- The Washington Times - Wednesday, November 9, 2011

The Washington Redskins‘ search for answers on offense continued out back at Redskins Park on Wednesday afternoon. The scene after practice illustrated the divergent paths of two players at the same position — one whose potential coaches are determined to explore; the other working to regain their faith.

Consecutive dreadful performances have cost some players playing time and created opportunities for others. Receiver Anthony Armstrong is among the former. His starting role two games ago against Buffalo became a meager eight snaps last Sunday against San Francisco.

So there he was face-to-face with receivers coach Keenan McCardell on the practice field Wednesday after almost all of his teammates had disappeared into the locker room. Coach Mike Shanahan on Monday explained Armstrong is having difficulty beating bump coverage, so Armstrong worked overtime to fix the problem.

“I don’t think I’m in no dadgum dog house,” Armstrong said. “Why would I be in the dog house? I just think a lot of guys are getting opportunities. Of course, I’ve got to keep working.”

Meanwhile, rookie receiver Leonard Hankerson conducted a TV interview just outside the building. Stations want his face on their broadcasts because he replaced Armstrong in the starting lineup. His stock is rising. Shanahan’s search for answers has led to him.

“It just shows that I’m doing the little things it takes to get better, listen to the coaches and just going out there and proving it,” Hankerson said.

Games are a fleeting measure of Washington’s progress, but the process itself is constantly ongoing. Armstrong and Hankerson are proof.

“You’re judging this everyday,” Shanahan said. “You’ve got to put the right group together, and you don’t know. It’s a little bit of a crapshoot.”

So for now, Armstrong has to work for another chance. It’s quite a fall from the perch he enjoyed at the end of last season.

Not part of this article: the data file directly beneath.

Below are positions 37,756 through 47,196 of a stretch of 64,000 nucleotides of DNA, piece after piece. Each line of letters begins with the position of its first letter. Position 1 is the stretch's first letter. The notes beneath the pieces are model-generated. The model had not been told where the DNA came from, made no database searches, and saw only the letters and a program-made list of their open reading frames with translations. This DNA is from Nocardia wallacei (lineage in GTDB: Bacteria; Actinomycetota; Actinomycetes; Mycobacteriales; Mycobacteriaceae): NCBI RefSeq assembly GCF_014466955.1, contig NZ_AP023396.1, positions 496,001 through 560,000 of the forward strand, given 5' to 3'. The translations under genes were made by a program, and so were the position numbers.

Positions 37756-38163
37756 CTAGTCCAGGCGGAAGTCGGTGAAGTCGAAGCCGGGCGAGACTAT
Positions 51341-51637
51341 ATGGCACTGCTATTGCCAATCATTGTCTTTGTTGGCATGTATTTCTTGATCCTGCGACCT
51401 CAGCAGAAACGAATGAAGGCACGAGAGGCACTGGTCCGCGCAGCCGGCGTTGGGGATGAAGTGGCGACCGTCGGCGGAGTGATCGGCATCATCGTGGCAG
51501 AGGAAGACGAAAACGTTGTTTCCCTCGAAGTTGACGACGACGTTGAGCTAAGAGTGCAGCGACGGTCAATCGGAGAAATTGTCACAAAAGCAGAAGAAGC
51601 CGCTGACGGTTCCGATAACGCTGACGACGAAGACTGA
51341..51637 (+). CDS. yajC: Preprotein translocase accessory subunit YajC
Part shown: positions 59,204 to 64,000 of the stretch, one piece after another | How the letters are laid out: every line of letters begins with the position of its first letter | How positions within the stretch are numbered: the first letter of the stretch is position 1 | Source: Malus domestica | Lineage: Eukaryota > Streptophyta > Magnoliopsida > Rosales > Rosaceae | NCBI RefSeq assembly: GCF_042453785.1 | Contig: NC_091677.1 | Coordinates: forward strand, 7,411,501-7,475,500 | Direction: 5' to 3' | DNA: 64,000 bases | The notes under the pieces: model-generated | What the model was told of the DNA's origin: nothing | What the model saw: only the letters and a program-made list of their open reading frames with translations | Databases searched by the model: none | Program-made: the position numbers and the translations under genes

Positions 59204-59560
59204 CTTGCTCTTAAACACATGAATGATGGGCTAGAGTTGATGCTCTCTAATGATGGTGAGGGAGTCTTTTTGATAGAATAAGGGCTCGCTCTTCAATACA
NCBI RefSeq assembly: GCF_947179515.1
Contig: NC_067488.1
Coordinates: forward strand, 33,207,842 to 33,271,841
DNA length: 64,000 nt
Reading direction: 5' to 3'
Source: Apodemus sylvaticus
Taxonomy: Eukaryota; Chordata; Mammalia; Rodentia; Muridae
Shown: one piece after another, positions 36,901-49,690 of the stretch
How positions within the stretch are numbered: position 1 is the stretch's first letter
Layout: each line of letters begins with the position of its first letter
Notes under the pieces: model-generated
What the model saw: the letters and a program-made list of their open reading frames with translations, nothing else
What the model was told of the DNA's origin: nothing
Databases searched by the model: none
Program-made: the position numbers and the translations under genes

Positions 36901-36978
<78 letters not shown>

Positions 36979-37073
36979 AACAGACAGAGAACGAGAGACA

He finished his first full year averaging 19.8 yards on 44 catches. It was the third-best average of any NFL receiver with more than 16 receptions. With a year of experience to build upon, there was reason to believe he could be a building block for the offense.

He started the year as the third receiver behind Santana Moss and Jabar Gaffney, and then he strained his hamstring in Week 3. He missed 2 1/2 games and hasn’t been the same. Halfway through the season, he has only five catches for 47 yards and one touchdown.

“We’ve got competition, and Anthony hasn’t been as consistent as I would like getting off bump coverage,” Shanahan said Monday. “If you can’t beat bump coverage in the National Football League, then you start coaching.”

Ouch. Armstrong didn’t like that one.

“No time soon am I planning on taking a coaching position,” Armstrong said. “I spoke with him about it. Initially I took it as a swipe, but then I also took it as a challenge. I’ve been a round him for a year and a half now. He makes jokes, and that’s his general comment to any receiver, really. I just happened to be the one in the crosshairs at the time.”

Shanahan backed off a bit Wednesday, saying he told Armstrong “I was kind of teasing, but at the same time kind of serious because that’s the nature of this business.”

“I’m looking for him to have a heck of a career here,” Shanahan continued. “I’m happy with the guy and the way he goes about his business.”

For Armstrong, that means responding to the head coach’s message by working after practice.

He knows anyone capable of making plays can secure a place on the Redskins‘ languishing offense, and he’s determined to prove he still is.

“I’m already frustrated from the playing time, the lack of production the lack of wins and not being able to help the team, but I’m not any more motivated than before,” he said. “Just now everybody knows about it.”



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